The National Labor Relations Act (NLRA or the Act) governs the relationship between employers and employees in the United States. Specifically, section 7 of the Act 3 defines the basic rights of employees and section 8(a)4 defines employer unfair labor practices. Section 8(a)(1) generally proscribes employers from interfering with employees in the exercise of section 7 rights.' Thus,many unfair labor practice cases turn on whether section 7 of the Act protects the employee activity. Section 7 protects "concerted activities" engaged in "for the purpose of collective bargaining or other mutual aid or protection."' Courts frequently struggle to determine whether given employee activities with which an employer has interfered are "concerted activities."' This determination is particularly difficult when one employee acts alone instead of with other employees.
The National Labor Relations Board (NLRB or the Board)formally announced the doctrine of constructive concerted activities in 1966 in Interboro Contractors, Inc. Under this doctrine an individual employee's attempt to enforce a provision of a collective bargaining agreement is "concerted activity" even if the attempt does not contemplate group action." During the years since the Board promulgated the Interboro doctrine, the circuit courts split on the issue of whether and in what circumstances individual activity could constitute concerted activity. The Supreme Court recently resolved the conflict by approving the Interboro doctrine in NLRB v. City Disposal Systems, Inc. Although the Interboro doctrine is theoretically inapplicable in a nonunion context, the Board established a collateral doctrine in 1975 in Alleluia Cushion Co." In Alleluia Cushion the Board held that individual activity seeking to enforce statutory occupational safety rights was concerted activity absent a showing that other employees disavowed the activity.16 No circuit court ever approved the Alleluia Cushion doctrine and the Board recently overruled it in Meyers Industries.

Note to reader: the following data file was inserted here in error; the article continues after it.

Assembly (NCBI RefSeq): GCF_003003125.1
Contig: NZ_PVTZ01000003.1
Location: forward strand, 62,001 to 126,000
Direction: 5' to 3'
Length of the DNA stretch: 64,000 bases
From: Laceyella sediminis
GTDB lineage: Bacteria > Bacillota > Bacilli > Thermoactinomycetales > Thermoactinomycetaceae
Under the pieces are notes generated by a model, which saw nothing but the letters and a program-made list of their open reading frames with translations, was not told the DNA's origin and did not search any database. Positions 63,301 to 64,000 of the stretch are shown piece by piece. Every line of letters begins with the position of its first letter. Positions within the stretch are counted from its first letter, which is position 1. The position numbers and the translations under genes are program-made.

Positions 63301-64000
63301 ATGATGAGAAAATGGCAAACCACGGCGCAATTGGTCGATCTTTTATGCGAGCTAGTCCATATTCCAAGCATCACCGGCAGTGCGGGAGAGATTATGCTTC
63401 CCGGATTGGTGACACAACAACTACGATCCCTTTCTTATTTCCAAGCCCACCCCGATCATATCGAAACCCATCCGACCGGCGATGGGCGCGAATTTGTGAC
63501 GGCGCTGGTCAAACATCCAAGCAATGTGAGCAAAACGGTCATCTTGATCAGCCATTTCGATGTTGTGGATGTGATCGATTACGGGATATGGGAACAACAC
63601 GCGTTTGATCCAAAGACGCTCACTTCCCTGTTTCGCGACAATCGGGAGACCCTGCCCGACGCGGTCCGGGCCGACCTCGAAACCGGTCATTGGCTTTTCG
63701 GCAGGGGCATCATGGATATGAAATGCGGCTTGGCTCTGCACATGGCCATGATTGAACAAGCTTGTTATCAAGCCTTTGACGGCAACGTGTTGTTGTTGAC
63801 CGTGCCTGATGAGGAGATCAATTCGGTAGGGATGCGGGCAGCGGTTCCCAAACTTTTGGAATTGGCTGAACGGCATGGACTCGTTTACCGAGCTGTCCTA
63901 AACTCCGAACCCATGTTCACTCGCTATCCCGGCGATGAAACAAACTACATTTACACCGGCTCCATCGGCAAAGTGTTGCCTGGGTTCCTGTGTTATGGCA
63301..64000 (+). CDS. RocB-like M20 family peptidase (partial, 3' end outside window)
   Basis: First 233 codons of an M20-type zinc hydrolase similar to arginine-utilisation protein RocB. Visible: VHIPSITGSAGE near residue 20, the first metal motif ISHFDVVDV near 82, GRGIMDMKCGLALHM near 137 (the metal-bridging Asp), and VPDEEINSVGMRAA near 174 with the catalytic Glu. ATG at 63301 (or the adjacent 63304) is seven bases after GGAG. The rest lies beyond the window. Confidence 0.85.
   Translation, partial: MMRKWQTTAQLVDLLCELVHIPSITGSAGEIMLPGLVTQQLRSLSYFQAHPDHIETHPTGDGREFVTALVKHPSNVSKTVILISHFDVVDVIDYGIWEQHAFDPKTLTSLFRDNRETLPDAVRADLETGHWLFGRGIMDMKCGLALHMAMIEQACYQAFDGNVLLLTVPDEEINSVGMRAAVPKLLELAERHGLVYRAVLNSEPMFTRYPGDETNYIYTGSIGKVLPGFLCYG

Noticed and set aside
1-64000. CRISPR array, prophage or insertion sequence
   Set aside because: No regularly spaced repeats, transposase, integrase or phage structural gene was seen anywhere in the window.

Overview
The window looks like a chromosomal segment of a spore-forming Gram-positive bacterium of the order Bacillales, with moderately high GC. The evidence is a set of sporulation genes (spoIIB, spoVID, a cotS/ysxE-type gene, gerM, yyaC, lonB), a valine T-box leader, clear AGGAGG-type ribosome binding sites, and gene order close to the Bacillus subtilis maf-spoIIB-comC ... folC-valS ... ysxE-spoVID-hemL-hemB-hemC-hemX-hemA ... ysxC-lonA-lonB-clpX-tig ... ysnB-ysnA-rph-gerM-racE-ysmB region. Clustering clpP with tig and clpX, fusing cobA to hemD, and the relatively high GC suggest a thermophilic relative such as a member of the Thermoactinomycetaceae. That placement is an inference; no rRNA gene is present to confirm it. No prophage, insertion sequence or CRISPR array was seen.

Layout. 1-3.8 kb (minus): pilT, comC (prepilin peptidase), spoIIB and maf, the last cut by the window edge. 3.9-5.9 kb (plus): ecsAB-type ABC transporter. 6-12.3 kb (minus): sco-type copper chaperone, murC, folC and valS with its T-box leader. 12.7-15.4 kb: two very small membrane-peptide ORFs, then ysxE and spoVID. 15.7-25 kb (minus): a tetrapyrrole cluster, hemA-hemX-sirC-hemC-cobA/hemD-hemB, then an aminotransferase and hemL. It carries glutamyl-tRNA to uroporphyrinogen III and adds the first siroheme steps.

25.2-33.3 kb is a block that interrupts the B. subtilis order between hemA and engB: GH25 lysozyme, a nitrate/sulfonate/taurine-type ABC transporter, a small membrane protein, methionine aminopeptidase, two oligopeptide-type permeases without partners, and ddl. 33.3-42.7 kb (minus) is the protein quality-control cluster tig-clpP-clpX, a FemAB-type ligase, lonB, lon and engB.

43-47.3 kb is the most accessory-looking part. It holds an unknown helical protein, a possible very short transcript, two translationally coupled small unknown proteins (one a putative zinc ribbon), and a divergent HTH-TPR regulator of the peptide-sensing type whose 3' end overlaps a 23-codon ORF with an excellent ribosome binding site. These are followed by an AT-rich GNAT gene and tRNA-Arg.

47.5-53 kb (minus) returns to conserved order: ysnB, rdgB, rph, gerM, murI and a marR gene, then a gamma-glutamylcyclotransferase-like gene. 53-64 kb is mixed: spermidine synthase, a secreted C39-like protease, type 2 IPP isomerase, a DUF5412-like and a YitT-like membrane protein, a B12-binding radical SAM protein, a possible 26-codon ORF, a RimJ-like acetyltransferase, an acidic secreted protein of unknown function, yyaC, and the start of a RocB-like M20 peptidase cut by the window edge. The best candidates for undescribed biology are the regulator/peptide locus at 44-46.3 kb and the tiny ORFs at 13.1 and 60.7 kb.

This Recent Development examines the doctrine of constructive concerted activities in union and nonunion contexts in light of both the Supreme Court's approval of the Interboro doctrine and the NLRB's rejection of Alleluia Cushion. Part II traces the history of NLRB and circuit court application of the constructive concerted activities doctrine in union and nonunion contexts. Part III discusses the City Disposal and Meyers Industries decisions. Part IV analyzes these decisions individually and conjuctively and examines the ramifications of the current "definition" of individual concerted activities. Finally, part IV of this Recent Development argues that the two decisions together result in an inconsistent application of section 7 protection to individual "concerted" activities and suggests a consolidated City Disposal-Alleluia Cushion analysis for constructive concerted activities issues in both union and nonunion settings.
Christina A. Karcher,
The Supreme Court Takes One Step Forward and the NLRB Takes One Step Backward: Redefining Constructive Concerted Activities,
38 Vanderbilt Law Review
Available at: https://scholarship.law.vanderbilt.edu/vlr/vol38/iss5/4